By Paul Gottlieb
Peninsula Daily News
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In Port Angeles, Bethany Pentecostal Church Pastor Omer Vigoren, 78, and his wife, Reta, also were trying to focus on something other than the March 22 natural disaster.
Their son-in-law, Ron deQuilettes, 52, remained among the missing as of Monday morning, Reta Vigoren said.
Lenzen said those who attended the Sunday service ranged in age from 2 to 99 and came from as far away as Florida.
In a standing-room-only homage, they honored Lenzen's brother, Thom Satterlee, 65; his wife, Marcy Satterlee, 61; their granddaughter and Lenzen's grandniece, Delaney Webb, 19, of Marysville, and Webb's fiance, Alan Bejvl, 21, of Darrington.
“There is a closure, you know you have to go on,” Lenzen, 55, a Toandos Peninsula resident and goat farmer, said Monday.
“I'm focusing on the animals I have and family I have here at the house and keeping myself busy.”
Lenzen's daughter Anita Satterlee, 30; her two children, Jeremiah, 10, and Jenna, 8, and fiance, Wolf Harvie, 30, live with Lenzen.
They travelled to Everett for the memorial service expecting 200 people to come and nearly twice that number showed up.
“They had to open another whole section of the Inn and put more chairs out, and people were still standing,” Lenzen said.
“I was seeing people I hadn't seen in 40 to 50 years.”
During testimonials, several spoke fondly of the victims, who were in the Satterlee's house when 10 million cubic yards of mud came rushing down the hill.
“There wasn't a dry eye in the place,” Lenzen said.
“There were lots of hugs, lots of tears.”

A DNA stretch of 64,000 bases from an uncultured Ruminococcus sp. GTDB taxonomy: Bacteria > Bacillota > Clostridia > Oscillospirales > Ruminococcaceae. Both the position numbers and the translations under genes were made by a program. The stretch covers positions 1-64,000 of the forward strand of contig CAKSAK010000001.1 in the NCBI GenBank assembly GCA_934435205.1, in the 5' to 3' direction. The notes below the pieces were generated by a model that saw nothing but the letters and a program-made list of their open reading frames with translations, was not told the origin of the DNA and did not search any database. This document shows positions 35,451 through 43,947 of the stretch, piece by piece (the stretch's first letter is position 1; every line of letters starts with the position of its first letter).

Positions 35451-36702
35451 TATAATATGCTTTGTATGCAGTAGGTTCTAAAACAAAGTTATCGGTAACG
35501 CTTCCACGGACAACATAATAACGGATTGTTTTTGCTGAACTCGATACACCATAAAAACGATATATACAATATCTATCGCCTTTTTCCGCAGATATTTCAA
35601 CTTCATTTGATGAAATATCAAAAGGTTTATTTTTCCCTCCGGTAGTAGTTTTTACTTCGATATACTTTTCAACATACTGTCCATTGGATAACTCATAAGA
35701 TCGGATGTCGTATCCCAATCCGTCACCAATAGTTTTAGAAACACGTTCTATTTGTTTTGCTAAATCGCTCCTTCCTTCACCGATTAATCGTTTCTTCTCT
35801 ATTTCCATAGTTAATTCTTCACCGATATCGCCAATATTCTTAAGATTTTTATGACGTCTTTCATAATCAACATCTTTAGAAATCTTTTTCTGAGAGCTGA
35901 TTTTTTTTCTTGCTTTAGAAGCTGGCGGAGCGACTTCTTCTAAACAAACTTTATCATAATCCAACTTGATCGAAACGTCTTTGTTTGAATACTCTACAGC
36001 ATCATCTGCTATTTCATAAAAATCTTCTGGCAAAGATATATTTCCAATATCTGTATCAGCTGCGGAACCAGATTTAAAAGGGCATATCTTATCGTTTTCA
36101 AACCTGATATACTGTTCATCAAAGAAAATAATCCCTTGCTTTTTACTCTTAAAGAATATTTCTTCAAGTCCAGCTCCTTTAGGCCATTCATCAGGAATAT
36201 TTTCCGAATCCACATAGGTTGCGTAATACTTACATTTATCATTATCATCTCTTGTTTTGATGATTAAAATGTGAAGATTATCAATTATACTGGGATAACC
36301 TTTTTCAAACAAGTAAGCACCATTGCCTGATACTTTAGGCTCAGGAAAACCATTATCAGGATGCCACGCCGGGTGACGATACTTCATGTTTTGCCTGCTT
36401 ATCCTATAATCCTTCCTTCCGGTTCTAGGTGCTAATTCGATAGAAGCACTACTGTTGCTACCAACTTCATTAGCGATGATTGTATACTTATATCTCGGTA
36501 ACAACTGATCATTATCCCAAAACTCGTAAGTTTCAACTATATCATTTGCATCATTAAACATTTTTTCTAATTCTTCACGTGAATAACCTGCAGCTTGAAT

Thom Satterlee, who suffered from post-traumatic stress disorder, was remembered for his service as a Marine during the Vietnam War and his love for his garden and home near the North Fork Stillaguamish River.
Lenzen said mourners spoke of Marcy Satterlee as an artist with a sense of humor and love of flowers; Webb as “a very outgoing young lady, very determined;” and Bejvl as a young man who lived life from moment to moment and was already thought of as a member of the family.
“He always believed you look at everybody like this is the last time you will see them,” Lenzen said.
Bejvl and Webb were to be married Aug. 16 at the Satterlees' home.
An honor guard from the Washington National Guard fired a 21-gun salute, played taps and presented American flags to relatives, she added.
Mourners were particularly moved by a slide show that featured chapters in the lives of the four victims.
“It was funny but also very sad to see them,” Lenzen said.
Linda Haptonstall of the King County Sheriff's Office, serving as chaplain Sunday, spoke of the mudslide's far-reaching emotional impact, according to The Daily Herald of Everett.
Haptonstall said she had received a message from a person in Africa offering prayers for families like Lenzen's.
The waiting, though, continued for the Vigorens.
DeQuilettes, a Bothell electrician, was working on a house that was in the path of the mudslide.
“We're just waiting to word, and there hasn't been anything,” Reta Vigoren said.
“All I know is what I read in the paper, that they are going to continue looking for the ones that are missing,” she added.
“We continue on with our work.
“To me, it's when your mind is busy, then you don't have all the time to be thinking about what happened.
“I feel for my daughter and grandchildren, because there hasn't been anything.
“You hang in limbo.”
DeQuilettes' wife, La Rae, 51, is a Class of 1980 Port Angeles High School graduate.
The couple have three grown children and a teenage girl: Ashlee, 29, and Ally, 27; a son, Arie, 23; and Audra, 16.
The Satterlees are survived by two grown children: Nichole, 39, and Andrea, 35.
Senior Staff Writer Paul Gottlieb can be reached at 360-452-2345, ext. 5060, or at firstname.lastname@example.org.
Staff dispatches from The Daily Herald of Everett, a sister newspaper of the Peninsula Daily News, contributed to this report.
Latest slide and Snohomish County information can be found on the Herald's website, www.heraldnet.com.